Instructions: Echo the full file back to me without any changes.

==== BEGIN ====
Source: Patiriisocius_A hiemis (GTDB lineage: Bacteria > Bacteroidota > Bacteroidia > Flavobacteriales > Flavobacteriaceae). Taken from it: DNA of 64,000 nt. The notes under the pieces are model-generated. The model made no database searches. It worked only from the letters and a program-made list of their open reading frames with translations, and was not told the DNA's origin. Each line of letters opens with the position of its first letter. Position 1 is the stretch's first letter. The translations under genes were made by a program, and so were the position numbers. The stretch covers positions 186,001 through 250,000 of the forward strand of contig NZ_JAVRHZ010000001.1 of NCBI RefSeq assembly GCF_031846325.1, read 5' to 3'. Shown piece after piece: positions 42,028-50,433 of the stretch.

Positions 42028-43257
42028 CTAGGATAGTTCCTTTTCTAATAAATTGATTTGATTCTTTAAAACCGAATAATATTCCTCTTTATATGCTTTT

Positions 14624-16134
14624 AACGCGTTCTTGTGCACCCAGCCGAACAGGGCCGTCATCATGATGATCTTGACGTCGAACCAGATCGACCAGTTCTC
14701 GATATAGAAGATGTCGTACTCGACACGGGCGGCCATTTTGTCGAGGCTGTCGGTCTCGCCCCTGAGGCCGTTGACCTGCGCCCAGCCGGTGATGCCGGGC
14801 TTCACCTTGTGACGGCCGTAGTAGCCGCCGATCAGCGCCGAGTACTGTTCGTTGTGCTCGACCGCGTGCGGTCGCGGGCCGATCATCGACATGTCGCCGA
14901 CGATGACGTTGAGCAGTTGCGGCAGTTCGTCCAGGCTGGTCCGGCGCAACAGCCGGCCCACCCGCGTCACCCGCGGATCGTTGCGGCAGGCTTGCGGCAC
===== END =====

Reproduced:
Source: Patiriisocius_A hiemis (GTDB lineage: Bacteria > Bacteroidota > Bacteroidia > Flavobacteriales > Flavobacteriaceae). Taken from it: DNA of 64,000 nt. The notes under the pieces are model-generated. The model made no database searches. It worked only from the letters and a program-made list of their open reading frames with translations, and was not told the DNA's origin. Each line of letters opens with the position of its first letter. Position 1 is the stretch's first letter. The translations under genes were made by a program, and so were the position numbers. The stretch covers positions 186,001 through 250,000 of the forward strand of contig NZ_JAVRHZ010000001.1 of NCBI RefSeq assembly GCF_031846325.1, read 5' to 3'. Shown piece after piece: positions 42,028-50,433 of the stretch.

Positions 42028-43257
42028 CTAGGATAGTTCCTTTTCTAATAAATTGATTTGATTCTTTAAAACCGAATAATATTCCTCTTTATATGCTTTT

Positions 14624-16134
14624 AACGCGTTCTTGTGCACCCAGCCGAACAGGGCCGTCATCATGATGATCTTGACGTCGAACCAGATCGACCAGTTCTC
14701 GATATAGAAGATGTCGTACTCGACACGGGCGGCCATTTTGTCGAGGCTGTCGGTCTCGCCCCTGAGGCCGTTGACCTGCGCCCAGCCGGTGATGCCGGGC
14801 TTCACCTTGTGACGGCCGTAGTAGCCGCCGATCAGCGCCGAGTACTGTTCGTTGTGCTCGACCGCGTGCGGTCGCGGGCCGATCATCGACATGTCGCCGA
14901 CGATGACGTTGAGCAGTTGCGGCAGTTCGTCCAGGCTGGTCCGGCGCAACAGCCGGCCCACCCGCGTCACCCGCGGATCGTTGCGGCAGGCTTGCGGCAC